From time to time, Turkey closes the taps, causing a water shortage in the Hasake region, where also Al Holcamp is located.
Hasan confirms the observation by Dutch woman Annemiek that there are no sealed areas in Al Holcamp where possible infected women can be placed in isolation. She said: “We don’t have the material to build such a ward and we lack the proper medical equipment.” Annemiek remarked something else as well: “At the beginning of the corona crisis”, she said, “the guards and the people who delivered goods to the camps were wearing face masks, but not any more.” Hasan confirms: “Only medical personnel are allowed to use face masks.”
The lack of clean drinking water is another story. There was already a lack of water points in Al Holcamp, but since last October the situation has deteriorated. That was the month that Turkey invaded the region because it considers the autonomous administration as a threat to its security. The Turkish army and its local affiliates not only occupied two cities but also took control over a water distribution facility. This facility provides some half a million people with water. From time to time, Turkey closes the taps, causing a water shortage in the Hasake region, where also Al Holcamp is located. The hygiene in the camp then gets even worse.
In the camp, Annemiek is mainly in touch with three other Dutch women. She said: “Corona is not really a topic we talk about. But that might change when a new outbreak starts.” Then she added: “Sometimes I hope the virus will come here and that the soldiers can then no longer handle the situation and will open the gates for us.” What would she do in that case? “I want to go back to the Netherlands. I have talked about this with journalists and with the AIVD, but it doesn’t happen. We have to independently go to a Dutch embassy or consulate, for example in Turkey, but that is impossible, especially during corona.” She is not very worried about her family in the Netherlands: “I am only in touch with my mother and younger brother and they are both healthy.”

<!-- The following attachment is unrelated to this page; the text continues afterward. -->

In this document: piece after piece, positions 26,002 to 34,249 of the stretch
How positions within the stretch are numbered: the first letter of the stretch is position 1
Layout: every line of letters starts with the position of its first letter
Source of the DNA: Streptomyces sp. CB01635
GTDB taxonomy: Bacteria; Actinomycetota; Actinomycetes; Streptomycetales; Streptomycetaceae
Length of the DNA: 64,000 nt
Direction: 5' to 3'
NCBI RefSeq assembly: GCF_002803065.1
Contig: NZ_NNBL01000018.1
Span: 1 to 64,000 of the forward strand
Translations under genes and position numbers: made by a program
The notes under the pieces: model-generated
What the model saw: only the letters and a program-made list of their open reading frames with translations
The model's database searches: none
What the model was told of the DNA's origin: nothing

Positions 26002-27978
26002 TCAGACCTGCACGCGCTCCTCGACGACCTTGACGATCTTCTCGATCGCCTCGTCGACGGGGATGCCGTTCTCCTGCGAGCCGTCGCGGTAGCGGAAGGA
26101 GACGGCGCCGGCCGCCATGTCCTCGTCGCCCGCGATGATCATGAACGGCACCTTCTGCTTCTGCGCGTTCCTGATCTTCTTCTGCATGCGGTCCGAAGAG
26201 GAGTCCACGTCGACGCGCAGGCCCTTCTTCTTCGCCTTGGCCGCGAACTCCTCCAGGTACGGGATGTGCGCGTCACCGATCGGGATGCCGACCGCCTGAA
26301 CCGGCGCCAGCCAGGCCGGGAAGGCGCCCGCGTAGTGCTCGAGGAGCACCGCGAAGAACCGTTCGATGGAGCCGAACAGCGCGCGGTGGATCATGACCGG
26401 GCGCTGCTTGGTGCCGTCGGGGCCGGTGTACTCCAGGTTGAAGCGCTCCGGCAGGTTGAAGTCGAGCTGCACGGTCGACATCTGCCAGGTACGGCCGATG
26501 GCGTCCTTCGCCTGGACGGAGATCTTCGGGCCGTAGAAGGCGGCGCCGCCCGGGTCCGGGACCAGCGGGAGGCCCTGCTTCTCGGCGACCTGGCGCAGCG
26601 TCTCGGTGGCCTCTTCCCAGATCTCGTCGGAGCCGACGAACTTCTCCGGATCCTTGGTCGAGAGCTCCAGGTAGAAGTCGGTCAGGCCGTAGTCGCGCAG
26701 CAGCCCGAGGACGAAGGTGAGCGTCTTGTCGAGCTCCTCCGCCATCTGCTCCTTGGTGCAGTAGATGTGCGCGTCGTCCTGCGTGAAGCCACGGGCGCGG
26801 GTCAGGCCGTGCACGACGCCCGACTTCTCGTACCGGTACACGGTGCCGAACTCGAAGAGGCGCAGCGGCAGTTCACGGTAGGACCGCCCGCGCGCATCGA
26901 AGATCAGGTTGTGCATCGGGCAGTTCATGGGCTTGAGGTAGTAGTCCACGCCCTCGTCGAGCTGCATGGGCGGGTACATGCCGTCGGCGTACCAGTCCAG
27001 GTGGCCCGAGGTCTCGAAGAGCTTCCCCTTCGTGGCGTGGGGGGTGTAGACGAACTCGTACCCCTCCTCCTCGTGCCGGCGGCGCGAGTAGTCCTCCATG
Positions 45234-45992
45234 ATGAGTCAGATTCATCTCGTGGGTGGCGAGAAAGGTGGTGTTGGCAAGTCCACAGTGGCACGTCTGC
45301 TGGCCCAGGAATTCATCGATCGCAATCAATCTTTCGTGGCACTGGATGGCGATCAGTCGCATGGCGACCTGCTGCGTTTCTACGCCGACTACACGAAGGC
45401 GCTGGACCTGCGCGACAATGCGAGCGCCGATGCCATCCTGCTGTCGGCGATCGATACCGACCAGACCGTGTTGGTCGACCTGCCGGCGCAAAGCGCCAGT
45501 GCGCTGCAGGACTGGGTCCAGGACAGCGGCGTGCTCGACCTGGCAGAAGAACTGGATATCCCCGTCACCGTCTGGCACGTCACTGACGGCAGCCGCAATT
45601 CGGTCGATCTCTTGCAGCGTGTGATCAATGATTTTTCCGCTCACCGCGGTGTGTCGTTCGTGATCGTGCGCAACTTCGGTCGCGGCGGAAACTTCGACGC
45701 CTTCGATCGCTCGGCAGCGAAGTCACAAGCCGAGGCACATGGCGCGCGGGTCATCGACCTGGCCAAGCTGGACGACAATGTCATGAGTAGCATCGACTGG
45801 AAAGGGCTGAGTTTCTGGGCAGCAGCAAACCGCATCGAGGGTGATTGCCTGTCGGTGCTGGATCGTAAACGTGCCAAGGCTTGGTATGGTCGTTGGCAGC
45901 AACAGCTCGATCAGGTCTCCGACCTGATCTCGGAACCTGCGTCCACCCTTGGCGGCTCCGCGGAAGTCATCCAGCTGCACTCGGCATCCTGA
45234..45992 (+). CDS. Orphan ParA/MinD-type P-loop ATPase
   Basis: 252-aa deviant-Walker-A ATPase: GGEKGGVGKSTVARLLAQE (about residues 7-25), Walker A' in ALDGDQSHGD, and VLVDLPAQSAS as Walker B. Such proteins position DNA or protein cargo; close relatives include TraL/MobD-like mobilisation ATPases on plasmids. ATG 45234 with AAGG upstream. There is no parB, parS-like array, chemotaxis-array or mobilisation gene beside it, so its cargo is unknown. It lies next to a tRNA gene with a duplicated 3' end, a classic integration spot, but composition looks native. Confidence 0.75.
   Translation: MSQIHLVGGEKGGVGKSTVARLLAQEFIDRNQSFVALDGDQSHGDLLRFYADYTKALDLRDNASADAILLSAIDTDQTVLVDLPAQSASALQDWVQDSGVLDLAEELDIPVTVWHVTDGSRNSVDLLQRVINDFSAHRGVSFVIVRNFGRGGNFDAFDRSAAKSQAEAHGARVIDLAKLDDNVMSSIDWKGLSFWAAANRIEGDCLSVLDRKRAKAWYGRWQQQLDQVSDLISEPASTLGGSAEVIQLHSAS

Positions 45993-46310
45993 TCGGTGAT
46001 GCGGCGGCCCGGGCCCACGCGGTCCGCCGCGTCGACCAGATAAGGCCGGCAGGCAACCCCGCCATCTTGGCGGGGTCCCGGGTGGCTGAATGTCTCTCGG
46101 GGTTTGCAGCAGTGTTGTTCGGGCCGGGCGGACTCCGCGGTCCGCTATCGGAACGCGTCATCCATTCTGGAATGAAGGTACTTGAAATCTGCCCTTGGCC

For the administrators of the Autonomous Region of North and Northeast Syria, the situation around the outbreak of the coronavirus and the impossibility of setting up the necessary medical facilities and getting sufficient medical goods, is yet another reason to plea for international recognition. The international community’s policy has always been to keep Syria intact as one country. Even though the Autonomous Region has no intentions to break away from Syria, the fear that the country will fall apart when the Autonomous Region is recognized, is big.
For the local authorities it would help if they had a seat at the table during talks about the future of Syria, but because of pressure from Turkey, which would prefer to occupy the whole region, this wish has not materialized. That was a problem already before the corona crisis started, but now public health is also in danger. Dutch women and children suffer from the consequences as well. Annemiek: “I hope that one day, they are fed up with us and let us go.”
The Dutch version of this story was published in Wordt Vervolgd, the monthly magazine of the Dutch branch of Amnesty International.